New York, NY (BBN)– A well-known Russian gang has been linked to the February theft of more than $80 million in funds managed by the Federal Reserve in Bangladesh, reports the Washington Examiner.
Malware used in the attack has been linked to the Dridex gang, according to unnamed sources speaking with Bloomberg on Friday. The group, which operates out of Russia and other former Soviet satellite states, is known for the eponymous Dridex malware, which specializes in stealing banking information through Microsoft products and email campaigns.
Experts have said the malware is also similar to a product used by North Korea in the 2014 attack on Sony Studios, indicating the two-year-old software could now be available on the black market.
It was discovered in February that thieves made off with $101 million by hacking about a dozen banks in Southeast Asia and making their way into the “Swift” network, a global payment system used to transfer funds between financial institutions. More than $80 million came from accounts that the Fed manages on behalf of the central bank in Bangladesh.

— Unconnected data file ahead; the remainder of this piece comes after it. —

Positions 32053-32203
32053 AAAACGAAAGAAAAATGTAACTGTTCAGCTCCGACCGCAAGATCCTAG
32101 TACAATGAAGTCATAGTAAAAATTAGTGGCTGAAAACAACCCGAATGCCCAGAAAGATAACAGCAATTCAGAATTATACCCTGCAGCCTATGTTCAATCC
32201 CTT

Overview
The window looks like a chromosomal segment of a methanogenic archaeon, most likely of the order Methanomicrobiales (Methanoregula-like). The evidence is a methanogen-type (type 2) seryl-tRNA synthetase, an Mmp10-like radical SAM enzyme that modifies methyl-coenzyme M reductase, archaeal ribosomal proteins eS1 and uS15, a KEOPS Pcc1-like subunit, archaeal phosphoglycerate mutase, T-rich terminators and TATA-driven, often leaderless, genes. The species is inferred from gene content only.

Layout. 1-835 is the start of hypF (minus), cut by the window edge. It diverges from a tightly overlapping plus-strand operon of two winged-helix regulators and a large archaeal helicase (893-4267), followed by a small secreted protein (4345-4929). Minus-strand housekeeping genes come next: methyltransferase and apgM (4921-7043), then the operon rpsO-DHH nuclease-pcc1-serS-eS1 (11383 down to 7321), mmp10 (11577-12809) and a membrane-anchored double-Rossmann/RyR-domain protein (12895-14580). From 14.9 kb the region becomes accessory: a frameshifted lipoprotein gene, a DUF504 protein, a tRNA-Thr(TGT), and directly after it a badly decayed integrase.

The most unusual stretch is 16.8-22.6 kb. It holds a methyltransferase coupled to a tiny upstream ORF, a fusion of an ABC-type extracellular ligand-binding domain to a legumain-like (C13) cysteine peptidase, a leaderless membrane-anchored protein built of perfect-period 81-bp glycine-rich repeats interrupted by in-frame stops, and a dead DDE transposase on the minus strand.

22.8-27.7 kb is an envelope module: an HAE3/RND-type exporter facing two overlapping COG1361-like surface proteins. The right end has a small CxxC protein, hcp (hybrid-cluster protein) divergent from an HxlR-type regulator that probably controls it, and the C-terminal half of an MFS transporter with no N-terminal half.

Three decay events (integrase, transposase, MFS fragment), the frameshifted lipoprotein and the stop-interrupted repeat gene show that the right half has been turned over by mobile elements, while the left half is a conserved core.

The House Science Committee initiated an investigation into the issue earlier this month, with members questioning how U.S. financial regulators are defending against breaches of the Swift network that occur in countries with weaker cybersecurity practices.
As of February, security firm Symantec reported, Dridex was capable of harvesting banking credentials from customers of about 300 financial institutions in more than 40 countries and was sending out millions of malicious spam emails daily in an effort to increase its range.